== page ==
However, ITC will only acquire brands that can be scaled up using its own distribution network as it would be easier to break even.
Kolkata-based conglomerate ITC plans will explore every possible consumer category and launch 30-40 new products each year in its effort to become the country's biggest fast-moving consumer goods (FMCG) company, a company executive said.
“To achieve our revenue target of Rs 1 lakh crore by 2030 from the new FMCG businesses, we are strengthening our existing categories and venturing into newer ones,” B Sumant, president of the FMCG business, told ET in an interview at ITC’s Virginia House headquarters in Kolkata. “A lot of resources are being invested in product development with a strong R&D team.”
ITC’s FMCG business includes cigarettes, packaged food, personal care, stationery, safety matches and agarbattis. The company will launch more products in the packaged food space since it’s the largest FMCG business for ITC. Last fiscal, it launched 30 products, next only to the rapidly expanding Patanjali Ayurved.
The maker of Sunfeast biscuit, Aashirvaad atta and Engage deodorant is also actively scouting for acquisitions to plug portfolio gaps. However, ITC will only acquire brands that can be scaled up using its own distribution network as it would be easier to break even.
Hence there’s unlikely to be any big-ticket deal, said Sumant. ITC in the past few years have acquired brands such as B Natural, Savlon, Shower to Shower and, Charmis. Last month, it ventured into the herbal floor cleaner space by acquiring Nimyle. Sumant said the company has already grown brands such as B Natural and Savlon exponentially.
The company recently ventured into the premium skincare market with the Dermafique range of products, centre-filled snacks under Mad Angles, Bounce Mini biscuit, Dark Fantasy Jelifills cake and chicken instant noodles under Yippee. While Sumant refused to divulge details on categories ITC would enter in the future, analysts said it’s likely to expand in food besides beauty and homecare, having acquired the Nimyle brand.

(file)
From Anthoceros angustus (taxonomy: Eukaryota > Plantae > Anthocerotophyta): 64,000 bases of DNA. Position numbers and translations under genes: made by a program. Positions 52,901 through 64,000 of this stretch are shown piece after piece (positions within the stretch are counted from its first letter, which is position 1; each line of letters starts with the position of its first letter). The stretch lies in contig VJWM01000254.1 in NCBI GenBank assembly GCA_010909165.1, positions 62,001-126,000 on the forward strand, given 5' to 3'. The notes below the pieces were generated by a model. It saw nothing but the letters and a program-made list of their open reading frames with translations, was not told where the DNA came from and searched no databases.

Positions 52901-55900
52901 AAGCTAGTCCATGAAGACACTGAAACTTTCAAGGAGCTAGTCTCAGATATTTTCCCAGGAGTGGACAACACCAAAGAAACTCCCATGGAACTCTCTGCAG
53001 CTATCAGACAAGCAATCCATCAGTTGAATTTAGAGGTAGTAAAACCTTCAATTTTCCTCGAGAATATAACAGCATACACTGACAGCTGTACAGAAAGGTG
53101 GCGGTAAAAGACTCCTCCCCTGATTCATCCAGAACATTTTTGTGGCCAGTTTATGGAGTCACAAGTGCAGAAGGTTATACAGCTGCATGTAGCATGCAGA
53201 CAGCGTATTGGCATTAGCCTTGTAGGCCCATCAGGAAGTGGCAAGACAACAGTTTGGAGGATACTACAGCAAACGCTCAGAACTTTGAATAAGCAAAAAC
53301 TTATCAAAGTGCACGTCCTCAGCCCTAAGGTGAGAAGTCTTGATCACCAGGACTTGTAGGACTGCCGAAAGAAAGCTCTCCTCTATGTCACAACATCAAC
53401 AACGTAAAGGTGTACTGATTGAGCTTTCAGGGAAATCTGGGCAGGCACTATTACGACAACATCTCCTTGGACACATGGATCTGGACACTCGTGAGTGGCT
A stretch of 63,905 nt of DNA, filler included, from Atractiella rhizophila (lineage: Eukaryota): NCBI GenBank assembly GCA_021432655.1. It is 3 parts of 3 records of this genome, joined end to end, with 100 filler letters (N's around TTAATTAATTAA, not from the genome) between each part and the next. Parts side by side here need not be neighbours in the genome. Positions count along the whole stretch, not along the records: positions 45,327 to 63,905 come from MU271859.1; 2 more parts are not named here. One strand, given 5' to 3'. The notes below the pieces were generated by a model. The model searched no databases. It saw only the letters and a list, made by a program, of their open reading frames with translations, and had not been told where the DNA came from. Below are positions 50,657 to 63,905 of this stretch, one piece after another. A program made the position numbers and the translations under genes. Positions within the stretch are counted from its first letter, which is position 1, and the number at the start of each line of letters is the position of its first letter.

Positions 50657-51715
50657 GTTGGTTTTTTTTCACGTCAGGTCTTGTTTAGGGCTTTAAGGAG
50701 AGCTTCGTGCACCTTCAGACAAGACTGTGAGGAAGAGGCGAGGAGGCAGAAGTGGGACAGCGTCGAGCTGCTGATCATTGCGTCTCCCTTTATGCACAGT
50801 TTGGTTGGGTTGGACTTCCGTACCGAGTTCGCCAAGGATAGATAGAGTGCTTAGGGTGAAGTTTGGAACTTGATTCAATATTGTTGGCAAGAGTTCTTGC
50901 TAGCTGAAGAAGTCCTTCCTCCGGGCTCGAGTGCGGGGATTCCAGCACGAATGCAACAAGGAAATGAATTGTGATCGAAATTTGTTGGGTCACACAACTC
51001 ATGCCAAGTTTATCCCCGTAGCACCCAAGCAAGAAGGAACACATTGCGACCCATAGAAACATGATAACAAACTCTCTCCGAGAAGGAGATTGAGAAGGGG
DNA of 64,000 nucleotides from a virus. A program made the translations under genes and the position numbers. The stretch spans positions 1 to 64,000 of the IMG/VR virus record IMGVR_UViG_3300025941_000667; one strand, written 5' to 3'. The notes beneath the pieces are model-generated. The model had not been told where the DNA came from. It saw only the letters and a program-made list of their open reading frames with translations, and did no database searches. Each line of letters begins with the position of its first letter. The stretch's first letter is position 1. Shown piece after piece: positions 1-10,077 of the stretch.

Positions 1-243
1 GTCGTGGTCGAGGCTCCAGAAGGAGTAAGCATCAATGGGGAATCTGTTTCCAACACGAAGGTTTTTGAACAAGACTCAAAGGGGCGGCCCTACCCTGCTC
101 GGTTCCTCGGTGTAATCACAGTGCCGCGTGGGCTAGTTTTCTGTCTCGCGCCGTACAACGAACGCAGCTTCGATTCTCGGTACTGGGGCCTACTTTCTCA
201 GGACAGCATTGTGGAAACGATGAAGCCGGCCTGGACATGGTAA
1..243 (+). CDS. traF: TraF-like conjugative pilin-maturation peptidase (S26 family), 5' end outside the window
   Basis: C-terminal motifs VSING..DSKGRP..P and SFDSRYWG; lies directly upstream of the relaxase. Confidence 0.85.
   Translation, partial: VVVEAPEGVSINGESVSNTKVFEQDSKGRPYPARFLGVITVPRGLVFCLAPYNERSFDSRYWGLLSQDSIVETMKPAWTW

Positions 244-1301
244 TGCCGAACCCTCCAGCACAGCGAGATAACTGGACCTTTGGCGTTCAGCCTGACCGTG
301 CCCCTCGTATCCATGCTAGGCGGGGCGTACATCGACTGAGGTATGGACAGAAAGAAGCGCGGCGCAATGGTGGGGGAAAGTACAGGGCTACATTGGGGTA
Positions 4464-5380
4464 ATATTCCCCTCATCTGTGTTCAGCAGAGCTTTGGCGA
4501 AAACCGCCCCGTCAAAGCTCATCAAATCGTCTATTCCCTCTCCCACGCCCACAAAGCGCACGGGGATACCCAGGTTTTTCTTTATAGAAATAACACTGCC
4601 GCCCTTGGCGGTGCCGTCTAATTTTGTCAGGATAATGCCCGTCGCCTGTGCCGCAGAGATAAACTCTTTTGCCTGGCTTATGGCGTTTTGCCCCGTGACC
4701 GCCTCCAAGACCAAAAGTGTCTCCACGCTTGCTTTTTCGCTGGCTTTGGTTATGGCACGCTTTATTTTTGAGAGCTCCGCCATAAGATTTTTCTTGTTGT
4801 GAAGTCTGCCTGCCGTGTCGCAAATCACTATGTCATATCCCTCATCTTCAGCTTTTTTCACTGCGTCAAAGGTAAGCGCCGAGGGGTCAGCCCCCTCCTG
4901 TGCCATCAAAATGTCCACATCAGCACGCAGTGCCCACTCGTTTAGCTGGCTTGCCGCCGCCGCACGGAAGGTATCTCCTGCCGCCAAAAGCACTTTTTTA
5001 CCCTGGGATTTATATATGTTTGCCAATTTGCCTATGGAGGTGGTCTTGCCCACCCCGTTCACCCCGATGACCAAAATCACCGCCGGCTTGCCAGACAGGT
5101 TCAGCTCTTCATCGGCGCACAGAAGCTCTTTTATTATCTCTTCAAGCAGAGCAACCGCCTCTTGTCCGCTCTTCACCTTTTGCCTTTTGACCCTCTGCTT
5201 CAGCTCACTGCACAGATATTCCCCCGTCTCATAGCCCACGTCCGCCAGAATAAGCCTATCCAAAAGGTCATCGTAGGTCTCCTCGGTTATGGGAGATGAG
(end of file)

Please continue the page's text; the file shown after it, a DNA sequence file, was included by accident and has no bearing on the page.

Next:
To be sure, ITC has some way to go before it can dislodge Hindustan Unilever from its longtime perch as India’s biggest consumer goods company. In FY18, ITC's non-cigarette FMCG business clocked sales of Rs 11,328.60 crore driven by the packaged food business at Rs 8,668.72 crore. In contrast, HUL's consolidated total income was over three times more than that of ITC at Rs 36,622 crore in FY18. On the other hand, Patanjali Ayurved is fast gaining ground despite a late start.
“Going by ITC's track record, it should expand its play in food since it is either number one or two in almost all categories,” said Edelweiss Securities senior VP Abneesh Roy. “It has strong sourcing capabilities and understands local taste which several MNCs have failed to crack. In personal care and home, it will have to face a lot more competition from strong MNCs and hence things would be tough. Which is why it is yet to gain a sizeable share in soaps and shampoos.”
The cigarette-FMCG hospitality giant will indeed have 60-65% of the new launches in the packaged food segment which contributes over 22% to its net revenue, next only to the cigarette business, which contributes 46%.